WE ALL enjoyed watching Princess Margaret getting roaring drunk and telling filthy limericks to then US president Lyndon B. Johnson on TV series The Crown.
The problem is, as The Sun exclusively revealed, it never actually happened.
Like many of the scenes in the Netflix drama, writer Peter Morgan made up the entire story for dramatic effect.
While the trip to the White House did take place, Morgan has no idea if the Queen’s sister really did behave so outrageously and there’s certainly no evidence she made up shocking rhymes about using sticks of dynamite as sex toys.
It’s not always easy to tell which parts of The Crown are accurate depictions of history, and which are figments of its writer’s imagination.
Now in its third series, with Olivia Colman starring as Her Majesty and Helena Bonham Carter as Princess Margaret, the show has a habit of playing fast and loose with the truth.
In his new book, The Crown Dissected, respected royal author Hugo Vickers unravels fact from fiction.
Here are some of the most glaring inaccuracies in series three of the hit drama.
Episode 1: Churchill’s death
At the start of season three, we see the Queen visiting a very sick and aged Sir Winston Churchill (John Lithgow), following his stroke in January 1965.
Fiction: The pair share political insights about Harold Wilson and have a poignant moment. As he falls asleep, the Queen tidies away his spectacles and fondly kisses him on the forehead before saying “Bless you, Winston.”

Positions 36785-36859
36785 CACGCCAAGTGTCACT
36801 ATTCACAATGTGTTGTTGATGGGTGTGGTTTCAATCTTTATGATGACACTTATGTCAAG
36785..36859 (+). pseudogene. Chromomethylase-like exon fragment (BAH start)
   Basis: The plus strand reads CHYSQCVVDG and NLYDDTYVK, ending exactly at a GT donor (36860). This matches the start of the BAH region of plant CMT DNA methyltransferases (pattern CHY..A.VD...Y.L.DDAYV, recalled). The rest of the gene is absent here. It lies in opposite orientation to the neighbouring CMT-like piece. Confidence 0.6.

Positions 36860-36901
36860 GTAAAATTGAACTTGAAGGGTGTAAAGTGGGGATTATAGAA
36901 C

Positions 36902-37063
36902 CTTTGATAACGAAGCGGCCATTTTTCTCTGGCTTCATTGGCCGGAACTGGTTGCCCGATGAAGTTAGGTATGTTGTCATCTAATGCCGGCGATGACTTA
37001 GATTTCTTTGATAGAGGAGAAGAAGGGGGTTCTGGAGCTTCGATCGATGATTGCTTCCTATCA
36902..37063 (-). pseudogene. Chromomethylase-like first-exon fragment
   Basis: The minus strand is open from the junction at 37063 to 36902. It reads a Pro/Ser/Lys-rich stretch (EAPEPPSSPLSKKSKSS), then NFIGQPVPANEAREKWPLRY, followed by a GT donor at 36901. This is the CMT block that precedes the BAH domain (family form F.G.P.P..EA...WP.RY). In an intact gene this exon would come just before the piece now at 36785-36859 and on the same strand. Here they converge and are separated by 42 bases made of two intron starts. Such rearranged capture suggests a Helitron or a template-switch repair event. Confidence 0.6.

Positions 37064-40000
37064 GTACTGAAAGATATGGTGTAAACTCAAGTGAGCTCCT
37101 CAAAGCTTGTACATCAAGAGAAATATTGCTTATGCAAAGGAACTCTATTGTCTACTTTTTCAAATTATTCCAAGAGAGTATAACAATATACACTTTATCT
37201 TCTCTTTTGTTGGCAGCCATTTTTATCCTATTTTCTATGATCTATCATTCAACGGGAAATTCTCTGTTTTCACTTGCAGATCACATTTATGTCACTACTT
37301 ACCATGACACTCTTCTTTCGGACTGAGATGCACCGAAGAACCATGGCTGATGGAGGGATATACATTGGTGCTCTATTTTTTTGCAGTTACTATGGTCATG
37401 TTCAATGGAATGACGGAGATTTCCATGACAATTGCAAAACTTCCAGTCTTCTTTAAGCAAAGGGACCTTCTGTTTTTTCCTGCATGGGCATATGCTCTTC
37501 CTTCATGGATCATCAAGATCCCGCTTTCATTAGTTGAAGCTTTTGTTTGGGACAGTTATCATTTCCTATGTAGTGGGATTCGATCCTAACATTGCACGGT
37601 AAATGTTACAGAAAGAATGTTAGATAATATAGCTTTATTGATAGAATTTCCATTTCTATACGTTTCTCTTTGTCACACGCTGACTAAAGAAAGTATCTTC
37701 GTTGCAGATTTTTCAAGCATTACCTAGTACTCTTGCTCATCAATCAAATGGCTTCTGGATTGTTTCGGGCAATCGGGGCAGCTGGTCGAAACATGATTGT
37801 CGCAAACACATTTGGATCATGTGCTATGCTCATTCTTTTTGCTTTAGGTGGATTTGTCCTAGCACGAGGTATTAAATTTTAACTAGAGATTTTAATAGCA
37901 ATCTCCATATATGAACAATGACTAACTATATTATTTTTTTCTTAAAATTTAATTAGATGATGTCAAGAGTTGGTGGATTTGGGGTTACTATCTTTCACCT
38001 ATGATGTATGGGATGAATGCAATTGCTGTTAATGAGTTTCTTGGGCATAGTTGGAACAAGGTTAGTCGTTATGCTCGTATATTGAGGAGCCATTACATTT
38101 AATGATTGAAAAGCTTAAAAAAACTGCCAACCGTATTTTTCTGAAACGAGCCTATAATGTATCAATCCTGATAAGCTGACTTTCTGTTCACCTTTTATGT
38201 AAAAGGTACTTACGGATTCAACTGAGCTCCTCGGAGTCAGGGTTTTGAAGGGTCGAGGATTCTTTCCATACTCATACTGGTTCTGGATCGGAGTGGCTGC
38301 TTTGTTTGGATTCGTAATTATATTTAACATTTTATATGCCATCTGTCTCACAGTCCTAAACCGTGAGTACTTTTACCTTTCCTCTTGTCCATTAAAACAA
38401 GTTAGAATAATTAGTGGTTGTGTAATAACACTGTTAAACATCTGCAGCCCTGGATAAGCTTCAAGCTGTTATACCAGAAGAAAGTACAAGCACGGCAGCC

Fact: It never happened. The Queen didn’t visit Churchill after his stroke and certainly didn’t kiss him – something Vickers describes in his book as “pure schmaltz”.
By this time the former prime minister was “senile and incapable of coherent conversation” so that touching exchange could not have taken place. The Queen did however attend his funeral.
Episode 4: The ‘disastrous’ documentary
It’s 1969, man is about to land on the moon and the Royal family are keen to keep up with the changing times and appear more media-friendly.
They agree to take part in an ahead-of-its-time reality TV show titled, rather unimaginatively, Royal Family.
Almost 40 years before The Kardashians, the Windsors allow TV cameras to follow them around for a fly-on-the-wall-style documentary in episode four.
Fiction: When the show is aired, press reviews tear it apart, saying it is a disaster for the Royal Family. The Queen is absolutely furious and bans it from ever being shown again.
Fact: In real life the documentary was well received by critics and the public loved it. It was watched by 400 million people in 130 different countries, including an estimated 68 per cent of the British population.
The then Private Secretary, Sir William Heseltine, said, “It was a fantastic success.”
At the time it was repeated both on the BBC and ITV, but it is true that it’s no longer allowed to be seen.
Episode 5: The Queen’s ‘affair’ with Lord Porchester
One of the season’s most controversial episodes insinuates that Queen Elizabeth once had an affair with her horse trainer Lord Porchester, a long-time personal friend.